The BIA's substitution of its judgment for the IJ's is classic de novo review, which is no longer permitted under the applicable regulations. See In re R-S-H, 23 I. & N. Dec. 629, 637 (B.I.A.2003) (“ ‘A factfinding may not be overturned simply because the Board would have weighed the evidence differently or decided the facts differently had it been the factfinder.’ ”) (quoting Board of Immigration Appeals: Procedural Reforms To Improve Case Management, 67 Fed.Reg. 54,878, 54,889 (Aug. 26, 2002) (Supplementary Information)); In re S-H-, 23 I. & N. Dec. at 464 (“Under the new regulation, the Board must defer to the factual determinations of an Immigration Judge in the absence of clear error.”); see also Anderson v. Bessemer City, 470 U.S. 564, 574, 105 S.Ct. 1504, 84 L.Ed.2d 518 (1985) (clear error standard does not permit the reviewing body to reverse the findings of the trier of fact “simply because it is convinced that it would have decided the case differently”).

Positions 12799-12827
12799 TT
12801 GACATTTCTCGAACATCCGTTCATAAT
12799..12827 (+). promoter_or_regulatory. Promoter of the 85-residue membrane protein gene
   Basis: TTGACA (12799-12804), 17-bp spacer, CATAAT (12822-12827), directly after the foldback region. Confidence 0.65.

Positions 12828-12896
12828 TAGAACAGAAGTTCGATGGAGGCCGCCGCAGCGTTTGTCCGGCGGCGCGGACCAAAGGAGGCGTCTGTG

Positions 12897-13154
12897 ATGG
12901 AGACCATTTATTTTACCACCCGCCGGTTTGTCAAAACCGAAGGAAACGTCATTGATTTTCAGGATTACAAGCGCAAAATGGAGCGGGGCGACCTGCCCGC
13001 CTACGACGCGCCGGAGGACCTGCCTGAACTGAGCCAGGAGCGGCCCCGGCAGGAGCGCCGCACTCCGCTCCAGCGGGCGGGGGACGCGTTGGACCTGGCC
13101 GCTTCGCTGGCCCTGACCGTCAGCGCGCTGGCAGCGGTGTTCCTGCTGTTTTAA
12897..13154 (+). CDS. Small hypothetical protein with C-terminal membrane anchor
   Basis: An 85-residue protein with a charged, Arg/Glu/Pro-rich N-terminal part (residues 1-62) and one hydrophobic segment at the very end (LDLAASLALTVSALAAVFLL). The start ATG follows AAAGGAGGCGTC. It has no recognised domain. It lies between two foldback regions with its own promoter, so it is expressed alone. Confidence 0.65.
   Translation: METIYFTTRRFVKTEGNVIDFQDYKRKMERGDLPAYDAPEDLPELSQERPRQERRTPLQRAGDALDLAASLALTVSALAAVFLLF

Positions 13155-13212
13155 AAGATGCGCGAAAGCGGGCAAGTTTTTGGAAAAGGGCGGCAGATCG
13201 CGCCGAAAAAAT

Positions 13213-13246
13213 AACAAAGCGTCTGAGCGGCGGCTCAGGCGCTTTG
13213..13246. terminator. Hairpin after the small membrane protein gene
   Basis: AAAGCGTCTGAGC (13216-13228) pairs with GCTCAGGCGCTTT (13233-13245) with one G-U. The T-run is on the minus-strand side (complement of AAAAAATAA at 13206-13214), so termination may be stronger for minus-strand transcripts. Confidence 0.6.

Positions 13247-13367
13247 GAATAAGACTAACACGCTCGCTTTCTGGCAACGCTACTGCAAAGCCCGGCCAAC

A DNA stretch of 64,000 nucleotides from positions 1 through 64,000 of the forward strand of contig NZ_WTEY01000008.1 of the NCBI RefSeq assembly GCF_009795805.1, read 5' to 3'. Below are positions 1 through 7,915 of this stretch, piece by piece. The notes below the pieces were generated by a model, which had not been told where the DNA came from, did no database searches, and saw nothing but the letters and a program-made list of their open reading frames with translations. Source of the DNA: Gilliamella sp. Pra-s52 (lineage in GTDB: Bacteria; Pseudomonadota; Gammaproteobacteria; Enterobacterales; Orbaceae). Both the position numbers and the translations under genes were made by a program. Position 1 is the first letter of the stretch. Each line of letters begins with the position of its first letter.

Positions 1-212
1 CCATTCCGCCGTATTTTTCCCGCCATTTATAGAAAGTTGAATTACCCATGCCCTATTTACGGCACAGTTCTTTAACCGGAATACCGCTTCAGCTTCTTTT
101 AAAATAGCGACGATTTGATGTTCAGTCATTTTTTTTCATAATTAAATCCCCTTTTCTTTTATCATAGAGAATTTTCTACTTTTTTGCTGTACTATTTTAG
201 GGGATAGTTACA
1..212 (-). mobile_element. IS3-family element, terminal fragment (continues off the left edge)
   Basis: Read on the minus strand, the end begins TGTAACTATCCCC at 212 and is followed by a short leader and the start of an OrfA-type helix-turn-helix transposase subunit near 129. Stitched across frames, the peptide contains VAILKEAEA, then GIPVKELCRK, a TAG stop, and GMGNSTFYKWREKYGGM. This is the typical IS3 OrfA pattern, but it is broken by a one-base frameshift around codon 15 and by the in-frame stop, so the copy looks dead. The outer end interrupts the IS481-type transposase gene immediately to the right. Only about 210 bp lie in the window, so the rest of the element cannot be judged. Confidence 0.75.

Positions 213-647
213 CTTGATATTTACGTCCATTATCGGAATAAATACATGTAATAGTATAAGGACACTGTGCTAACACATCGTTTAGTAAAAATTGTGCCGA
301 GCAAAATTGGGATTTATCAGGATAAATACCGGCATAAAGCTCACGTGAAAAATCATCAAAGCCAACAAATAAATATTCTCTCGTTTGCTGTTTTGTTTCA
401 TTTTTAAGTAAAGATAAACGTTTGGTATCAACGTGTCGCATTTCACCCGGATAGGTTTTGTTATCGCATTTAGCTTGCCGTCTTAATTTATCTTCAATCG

The Sixth Circuit addressed a similar issue in Tran v. Gonzales, 447 F.3d 937 (6th Cir.2006), in which the BIA, without specifying a standard of review, had reversed the decision of the IJ granting relief under the Convention Against Torture. Id. at 938. Tran had presented documentary evidence and expert testimony supporting his claim that he would be tortured if returned to Vietnam, which was credited by the IJ but then rejected by the BIA as deficient and speculative, without any indication as to why the IJ's reasoning was erroneous. Id. at 943-44. The court, unable to discern the standard of review used by the BIA, vacated the BIA's order and remanded the case, since “BIA review under an incorrect standard of review implicates Tran's due process rights.” Id. at 944.